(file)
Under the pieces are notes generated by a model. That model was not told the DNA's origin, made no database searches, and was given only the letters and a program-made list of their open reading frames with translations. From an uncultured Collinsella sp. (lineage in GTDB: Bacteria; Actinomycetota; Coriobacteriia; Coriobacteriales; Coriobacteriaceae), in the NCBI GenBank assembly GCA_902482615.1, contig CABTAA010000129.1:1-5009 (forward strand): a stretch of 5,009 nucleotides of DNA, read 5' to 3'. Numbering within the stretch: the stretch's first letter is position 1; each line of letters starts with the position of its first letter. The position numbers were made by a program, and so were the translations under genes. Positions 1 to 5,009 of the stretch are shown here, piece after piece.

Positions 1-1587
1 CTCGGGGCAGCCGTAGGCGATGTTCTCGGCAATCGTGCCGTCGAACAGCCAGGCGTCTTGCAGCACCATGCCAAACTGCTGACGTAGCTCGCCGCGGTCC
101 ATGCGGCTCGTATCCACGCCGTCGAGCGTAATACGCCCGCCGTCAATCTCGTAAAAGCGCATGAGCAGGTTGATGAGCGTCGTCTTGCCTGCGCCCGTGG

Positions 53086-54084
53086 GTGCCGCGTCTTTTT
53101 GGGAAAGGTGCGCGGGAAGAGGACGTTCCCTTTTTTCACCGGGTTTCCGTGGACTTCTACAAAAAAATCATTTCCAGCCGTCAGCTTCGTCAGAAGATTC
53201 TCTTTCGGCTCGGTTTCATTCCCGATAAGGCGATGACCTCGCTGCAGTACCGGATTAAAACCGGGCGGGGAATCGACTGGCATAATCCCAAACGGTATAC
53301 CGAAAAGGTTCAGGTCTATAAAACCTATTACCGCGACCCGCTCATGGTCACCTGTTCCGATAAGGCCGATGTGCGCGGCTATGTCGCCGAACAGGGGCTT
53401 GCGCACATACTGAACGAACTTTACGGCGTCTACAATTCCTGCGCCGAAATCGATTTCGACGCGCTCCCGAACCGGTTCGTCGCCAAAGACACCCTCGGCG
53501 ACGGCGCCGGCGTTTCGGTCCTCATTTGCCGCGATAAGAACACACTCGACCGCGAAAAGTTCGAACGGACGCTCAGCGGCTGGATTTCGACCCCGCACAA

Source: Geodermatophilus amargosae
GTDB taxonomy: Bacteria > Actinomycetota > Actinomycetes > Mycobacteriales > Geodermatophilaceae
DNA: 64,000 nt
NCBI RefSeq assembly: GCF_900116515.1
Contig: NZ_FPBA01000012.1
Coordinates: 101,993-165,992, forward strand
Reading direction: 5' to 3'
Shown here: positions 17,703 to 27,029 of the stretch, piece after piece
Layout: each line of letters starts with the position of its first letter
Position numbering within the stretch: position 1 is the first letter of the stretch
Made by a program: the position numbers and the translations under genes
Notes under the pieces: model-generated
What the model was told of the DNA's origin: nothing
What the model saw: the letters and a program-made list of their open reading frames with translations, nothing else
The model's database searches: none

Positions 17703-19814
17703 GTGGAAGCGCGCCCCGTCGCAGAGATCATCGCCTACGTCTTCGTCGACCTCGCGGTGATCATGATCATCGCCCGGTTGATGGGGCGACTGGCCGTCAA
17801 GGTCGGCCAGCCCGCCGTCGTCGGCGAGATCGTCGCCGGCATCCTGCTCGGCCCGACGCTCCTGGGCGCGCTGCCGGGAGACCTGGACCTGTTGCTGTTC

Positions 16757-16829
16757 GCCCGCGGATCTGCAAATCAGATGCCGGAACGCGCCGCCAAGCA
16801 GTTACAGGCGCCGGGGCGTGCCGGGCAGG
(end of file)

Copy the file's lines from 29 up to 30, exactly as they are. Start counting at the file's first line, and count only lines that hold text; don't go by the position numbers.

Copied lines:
17801 GGTCGGCCAGCCCGCCGTCGTCGGCGAGATCGTCGCCGGCATCCTGCTCGGCCCGACGCTCCTGGGCGCGCTGCCGGGAGACCTGGACCTGTTGCTGTTC

Positions 16757-16829